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Why investing in water is ideal to fight the climate change crisis

  • By Pamela Okutoyi
  • August 10, 2021

We all know there is a climate emergency. What is less well known is the significant impact it has on water scarcity.

Water scarcity threatens lives, livelihoods, and, therefore, the stability of societies everywhere. Funding and innovation are urgently required to avert disaster – and investors can play an important role by backing businesses that improve the supply and safety of one of the most valuable substances on Earth.

Why we cannot all wash our hands

One thing everyone around the world  has been doing a lot more recently is washing our hands. As a mandated means of avoiding the spread of the deadly virus, rigorous handwashing has become second nature to most of us over the past two years.

This is, however, not the case in many parts of the world; you cannot simply just turn on the tap. At present, according to the United Nations, some three billion people lack basic handwashing facilities in their homes. In this age of worldwide pandemics, that figure has worrying implications for all folks.

In a worst-case scenario, the UN says, 2.2 billion people lack access to safe drinking water, while 4.2 billion lack proper sanitation facilities. As a result, water-borne diseases, such as typhoid and cholera, kill millions of people each year – most of them children.

From the relative comfort of a developed country, it is hard to understand a number of the challenges posed by water scarcity. Yet, in many tropical or arid regions, the impact of the threat is only too apparent. These water-related problems are not immune to a few; they will affect us if we do not take action.

Demographics and the climate crisis

One primary concern increasing the world’s water crisis is our growing population. Today, we as a species need six fold the quantity of water we did a century ago. Researchers say that by 2030, water demand is probably going to outstrip supply by 40%, with half of the world’s population facing water stress.

Read also: Kenya’s Water Dilemma: Walking Into A Silent Crisis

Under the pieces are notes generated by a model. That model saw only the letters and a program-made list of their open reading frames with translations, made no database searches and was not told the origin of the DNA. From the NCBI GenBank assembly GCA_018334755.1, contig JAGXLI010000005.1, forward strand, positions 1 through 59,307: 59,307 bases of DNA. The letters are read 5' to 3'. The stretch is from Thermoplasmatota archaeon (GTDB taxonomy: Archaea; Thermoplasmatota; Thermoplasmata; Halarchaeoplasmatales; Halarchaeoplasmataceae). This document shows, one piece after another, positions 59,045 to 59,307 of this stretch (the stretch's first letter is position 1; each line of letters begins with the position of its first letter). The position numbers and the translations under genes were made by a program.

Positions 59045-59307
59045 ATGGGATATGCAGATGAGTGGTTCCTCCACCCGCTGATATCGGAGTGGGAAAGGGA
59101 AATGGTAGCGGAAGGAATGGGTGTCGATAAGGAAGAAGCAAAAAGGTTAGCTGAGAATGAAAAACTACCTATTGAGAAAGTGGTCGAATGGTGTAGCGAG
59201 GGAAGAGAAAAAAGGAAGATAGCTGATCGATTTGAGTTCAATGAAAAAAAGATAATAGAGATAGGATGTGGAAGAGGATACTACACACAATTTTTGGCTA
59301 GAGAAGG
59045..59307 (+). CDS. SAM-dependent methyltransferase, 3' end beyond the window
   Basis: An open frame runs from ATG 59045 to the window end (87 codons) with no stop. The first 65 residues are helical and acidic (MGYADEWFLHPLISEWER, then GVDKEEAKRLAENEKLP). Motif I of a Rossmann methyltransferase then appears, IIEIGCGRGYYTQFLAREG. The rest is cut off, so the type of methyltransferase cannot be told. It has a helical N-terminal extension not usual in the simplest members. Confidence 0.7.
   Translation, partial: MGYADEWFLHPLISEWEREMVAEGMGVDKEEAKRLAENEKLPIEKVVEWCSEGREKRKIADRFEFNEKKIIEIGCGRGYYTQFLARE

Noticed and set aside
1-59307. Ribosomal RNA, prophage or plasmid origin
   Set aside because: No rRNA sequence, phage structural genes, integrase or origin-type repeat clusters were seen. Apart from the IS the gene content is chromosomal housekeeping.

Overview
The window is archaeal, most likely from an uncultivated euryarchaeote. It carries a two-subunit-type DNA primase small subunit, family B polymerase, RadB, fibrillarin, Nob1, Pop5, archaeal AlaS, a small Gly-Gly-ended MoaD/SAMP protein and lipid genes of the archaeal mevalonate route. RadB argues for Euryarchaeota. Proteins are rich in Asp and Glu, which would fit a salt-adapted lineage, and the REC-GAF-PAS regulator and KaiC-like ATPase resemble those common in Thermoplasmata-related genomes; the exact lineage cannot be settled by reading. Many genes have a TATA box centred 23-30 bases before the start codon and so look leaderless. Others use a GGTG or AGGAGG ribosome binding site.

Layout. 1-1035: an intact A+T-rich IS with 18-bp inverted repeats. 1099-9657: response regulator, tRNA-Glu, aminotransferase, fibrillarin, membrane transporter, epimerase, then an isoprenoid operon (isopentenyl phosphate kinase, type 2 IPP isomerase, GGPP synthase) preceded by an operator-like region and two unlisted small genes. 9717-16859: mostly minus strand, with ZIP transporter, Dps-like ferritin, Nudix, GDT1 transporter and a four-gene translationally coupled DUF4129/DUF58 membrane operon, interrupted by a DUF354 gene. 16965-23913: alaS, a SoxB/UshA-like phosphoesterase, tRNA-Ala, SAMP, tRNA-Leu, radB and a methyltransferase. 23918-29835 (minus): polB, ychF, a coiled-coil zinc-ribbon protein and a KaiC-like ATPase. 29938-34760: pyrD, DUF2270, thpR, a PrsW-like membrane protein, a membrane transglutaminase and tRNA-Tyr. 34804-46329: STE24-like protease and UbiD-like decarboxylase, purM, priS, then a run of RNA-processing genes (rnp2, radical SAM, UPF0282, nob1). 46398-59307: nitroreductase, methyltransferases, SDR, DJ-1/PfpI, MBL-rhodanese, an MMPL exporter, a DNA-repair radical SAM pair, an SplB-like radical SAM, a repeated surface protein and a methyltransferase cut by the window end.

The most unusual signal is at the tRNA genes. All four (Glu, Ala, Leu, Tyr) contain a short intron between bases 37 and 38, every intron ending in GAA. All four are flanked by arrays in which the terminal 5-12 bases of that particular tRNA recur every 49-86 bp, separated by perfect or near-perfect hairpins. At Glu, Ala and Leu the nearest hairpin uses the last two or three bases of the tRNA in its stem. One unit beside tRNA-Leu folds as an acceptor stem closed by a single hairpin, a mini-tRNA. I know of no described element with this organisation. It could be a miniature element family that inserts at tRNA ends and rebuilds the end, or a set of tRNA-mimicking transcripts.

At a similar time, freshwater resources are being depleted at an alarming rate. In addition, changes to our climate, such as the disruption of longstanding seasonal patterns, come with disastrous consequences for vulnerable communities, including droughts and floods.

Higher temperatures also affect water quality. High temperatures reduce the amount of dissolved oxygen in water bodies.  This constrains the ability of water bodies to purify themselves. In this way, climate change affects both the quality and quantity of the world’s water supply.

According to the UN, constraints on water supply are the primary way people experience climate change worldwide. Thus, water scarcity is not just being exacerbated by the climate crisis; it is the climate crisis for billions of people worldwide.

Fortunately, the UN recognizes the importance of water in its 17 Sustainable Development Goals (SDGs). Number six is ‘clean water and sanitation. Water scarcity is an issue that ripples across several other SDGs, including ‘zero hunger’ (SDG no. 2), ‘good health and well-being (SDG no. 3), ‘responsible production and consumption (SDG no. 12), ‘life below water (SDG no. 14), and ‘life on land (SDG no. 15).

How can investors turn the tide?

Many innovative companies are rising to the challenge to address water scarcity. They do this by helping communities adapt to the reality of climate change and its effects on water supply. In addition, some develop technologies that mitigate the worst effects of water scarcity and improve water quality and availability.

One way that investors can combine potential returns with real impact is by investing in water funds. An independent impact investor, Kenya Climate Venture has panned out its plans to invest in the country’s water companies by revenue across three crucial ‘clusters’: water treatment, utilities, and infrastructure.

As part of its four-year strategy, KCV seeks to invest US$ 50,000 – 200,000 worth of debt, convertible debt and/or equity in early-stage water enterprises targeting rural and peri-urban markets in Kenya. In addition to capital, KCV will provide technical assistance and business growth support to MSMEs to increase their chances of commercial and impact success during the three to seven years tenure of partnership and investment.

 

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